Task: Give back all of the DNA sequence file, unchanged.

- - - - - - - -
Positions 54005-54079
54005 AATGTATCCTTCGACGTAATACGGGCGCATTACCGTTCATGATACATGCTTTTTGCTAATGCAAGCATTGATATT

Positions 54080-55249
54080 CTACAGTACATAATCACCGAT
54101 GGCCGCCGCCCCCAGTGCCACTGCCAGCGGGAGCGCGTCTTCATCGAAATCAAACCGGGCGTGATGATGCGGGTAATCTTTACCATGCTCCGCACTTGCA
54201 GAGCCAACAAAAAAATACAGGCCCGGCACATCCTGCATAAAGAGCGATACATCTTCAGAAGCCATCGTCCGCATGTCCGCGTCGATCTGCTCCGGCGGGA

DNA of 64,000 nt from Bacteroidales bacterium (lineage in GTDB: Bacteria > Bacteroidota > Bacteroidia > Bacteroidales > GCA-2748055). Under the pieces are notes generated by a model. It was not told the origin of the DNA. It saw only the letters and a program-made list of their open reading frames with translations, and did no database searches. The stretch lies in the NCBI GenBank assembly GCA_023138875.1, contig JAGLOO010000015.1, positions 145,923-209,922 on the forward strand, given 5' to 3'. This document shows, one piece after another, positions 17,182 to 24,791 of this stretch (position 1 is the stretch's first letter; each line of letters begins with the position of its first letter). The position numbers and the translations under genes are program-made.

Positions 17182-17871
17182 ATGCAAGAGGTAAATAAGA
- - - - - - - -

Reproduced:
Positions 54005-54079
54005 AATGTATCCTTCGACGTAATACGGGCGCATTACCGTTCATGATACATGCTTTTTGCTAATGCAAGCATTGATATT

Positions 54080-55249
54080 CTACAGTACATAATCACCGAT
54101 GGCCGCCGCCCCCAGTGCCACTGCCAGCGGGAGCGCGTCTTCATCGAAATCAAACCGGGCGTGATGATGCGGGTAATCTTTACCATGCTCCGCACTTGCA
54201 GAGCCAACAAAAAAATACAGGCCCGGCACATCCTGCATAAAGAGCGATACATCTTCAGAAGCCATCGTCCGCATGTCCGCGTCGATCTGCTCCGGCGGGA

DNA of 64,000 nt from Bacteroidales bacterium (lineage in GTDB: Bacteria > Bacteroidota > Bacteroidia > Bacteroidales > GCA-2748055). Under the pieces are notes generated by a model. It was not told the origin of the DNA. It saw only the letters and a program-made list of their open reading frames with translations, and did no database searches. The stretch lies in the NCBI GenBank assembly GCA_023138875.1, contig JAGLOO010000015.1, positions 145,923-209,922 on the forward strand, given 5' to 3'. This document shows, one piece after another, positions 17,182 to 24,791 of this stretch (position 1 is the stretch's first letter; each line of letters begins with the position of its first letter). The position numbers and the translations under genes are program-made.

Positions 17182-17871
17182 ATGCAAGAGGTAAATAAGA